TV Channels I’d Like to See

(Originally published in the Philadelphia Inquirer 1/26/05)

I remember when I first heard there was going to be a golf channel. I chuckled to myself and thought, “Now there’s a dumb idea.” I thought the same thing about cell phones.

Not to cast aspersions on the sport, but do we really need an entire channel devoted to guys wearing plaid pants and chasing a little ball around? What could be next? The bowling channel? Perhaps ping pong or curling?

Now it seems we might be on the verge of a poker channel. And again, I just don’t get it. My husband and college age son seem endlessly entertained by watching poker on TV, and I shudder to think if it was available to them twenty-four hours a day. To my mind you might as well sit around and watch grass grow.


Surely there must be some media moguls out there who can figure out what we really want on cable. Remember, these are my patented ideas, and I expect full compensation.
The George Clooney Channel: Twenty-four hours a day of you-know-who, including continual showings of all the movies he ever starred in, replays of all interviews and award show appearances, and daily news reports on what’s current in George’s personal life. Another feature: special up-close-and-personal segments (like they do for the Olympics) with family members and with his dentist and hair stylist.

To borrow from my own idea, the same concept could be applied to the Brad Pitt Channel, the Howie Long Channel, and the Richard Gere Channel.

The Chocolate Channel: Around the clock coverage of events, recipes, catalogs, or anything to do with chocolate. They could highlight the best chocolate purveyors in every city in the world, including information on whether they will ship their products overnight. Guest chefs would create mouthwatering chocolate recipes using only the finest ingredients, never mentioning fat, sugar, or caloric content.

The Shoe Channel: No, this is not for fetishists. This channel would feature daily updates of Nordstrom’s Shoe Department, international tours of design studios including Ferragamo and Jimmy Choo, and include segments such as, “Can you have too many pairs of black shoes?” Also, an in-depth look at all the shoes worn by Carrie Bradshaw on “Sex and the City.”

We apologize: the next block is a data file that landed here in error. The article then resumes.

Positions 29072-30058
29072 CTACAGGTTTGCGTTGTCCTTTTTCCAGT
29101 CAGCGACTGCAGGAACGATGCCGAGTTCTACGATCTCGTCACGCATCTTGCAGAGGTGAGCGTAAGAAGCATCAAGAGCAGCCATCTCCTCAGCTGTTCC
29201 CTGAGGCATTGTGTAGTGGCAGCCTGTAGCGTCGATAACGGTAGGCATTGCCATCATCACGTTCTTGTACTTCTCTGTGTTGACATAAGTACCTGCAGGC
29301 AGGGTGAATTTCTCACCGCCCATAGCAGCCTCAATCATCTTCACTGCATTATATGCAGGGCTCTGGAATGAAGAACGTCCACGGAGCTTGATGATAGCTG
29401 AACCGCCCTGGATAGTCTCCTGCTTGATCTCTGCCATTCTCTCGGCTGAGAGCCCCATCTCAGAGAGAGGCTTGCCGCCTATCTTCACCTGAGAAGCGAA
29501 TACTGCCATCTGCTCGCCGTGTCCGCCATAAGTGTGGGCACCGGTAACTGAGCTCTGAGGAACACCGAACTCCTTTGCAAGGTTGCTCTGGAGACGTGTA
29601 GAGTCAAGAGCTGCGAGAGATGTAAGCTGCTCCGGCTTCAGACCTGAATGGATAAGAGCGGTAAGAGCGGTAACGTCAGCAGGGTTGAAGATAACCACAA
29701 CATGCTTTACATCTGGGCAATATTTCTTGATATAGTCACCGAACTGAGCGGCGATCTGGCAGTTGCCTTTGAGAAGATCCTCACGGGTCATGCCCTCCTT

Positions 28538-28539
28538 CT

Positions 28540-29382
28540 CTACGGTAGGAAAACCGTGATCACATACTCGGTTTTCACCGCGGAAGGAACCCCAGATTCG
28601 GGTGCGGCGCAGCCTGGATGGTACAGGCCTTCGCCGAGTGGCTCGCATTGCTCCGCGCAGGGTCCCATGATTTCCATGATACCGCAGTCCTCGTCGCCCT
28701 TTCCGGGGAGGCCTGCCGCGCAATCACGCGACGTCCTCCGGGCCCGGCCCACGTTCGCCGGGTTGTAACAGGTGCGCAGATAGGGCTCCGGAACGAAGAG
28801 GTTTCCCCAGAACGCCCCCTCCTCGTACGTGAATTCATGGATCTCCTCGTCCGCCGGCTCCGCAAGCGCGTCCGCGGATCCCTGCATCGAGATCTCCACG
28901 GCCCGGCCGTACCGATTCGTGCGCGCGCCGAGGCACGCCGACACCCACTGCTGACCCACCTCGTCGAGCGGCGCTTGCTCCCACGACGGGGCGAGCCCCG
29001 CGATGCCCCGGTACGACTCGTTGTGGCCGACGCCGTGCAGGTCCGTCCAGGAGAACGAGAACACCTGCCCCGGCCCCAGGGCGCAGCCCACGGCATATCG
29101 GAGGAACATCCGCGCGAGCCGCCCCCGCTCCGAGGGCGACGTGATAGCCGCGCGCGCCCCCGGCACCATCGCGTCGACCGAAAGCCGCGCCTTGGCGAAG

The Reverse Swan: Watch what happens when formerly beautiful people who have everything begin their downhill slide into obscurity and weight gain. Hidden cameras will follow these former media darlings as they sneak into Krispy Kreme and TJ Maxx. Hosted by Jamie Lee Curtis, Kirstie Alley, and Nick Nolte.

The Perfect Family Channel: This interactive family is cloned from the Nelsons and the Cleavers. They never do anything embarrassing. They look straight at you from the TV and tell you all your ideas are fabulous. They don’t drink to excess on holidays, and are always cheerful and supportive.

The I Hate Exercise Videos Channel: Wherein all celebrities who have ever made exercise videos are made to walk around a brightly-lit stage in their college t-shirts and baggy gray gym shorts with no make-up on or hair syling personnel available. For fun, Denise Austin’s exercise videos could be run backward. There could be a retrospective of all videos from Jane Fonda through Jazzercise, including a quick flashback of disco aerobics.

The Martha Channel: And you thought she was over. Not only will she be back with her own show, but she’ll be better than ever, in true Martha style. The woman has enough ideas and energy to fill twenty-four hours a day on a cable channel, and let’s face it, it’s a lot more fun to watch someone make a gingerbread mansion than to actually make one yourself. Besides you’ll want to tune in to see how she meshes her lifestyle ideas with prison reform.

The Oprah Channel: (See above re: energy and ideas.) We never seem to tire of Oprah. Using the web-cam concept, television cameras could follow Oprah 24/7 – we could see what she really does eat when no one is looking, whether she sometimes reads trashy romance novels (you know it can’t be all Toni Morrison and John Steinbeck), and watch her head explode as she tries to balance all those zeroes in her checkbook every month.

It might be enough to make a person pick up a good book.

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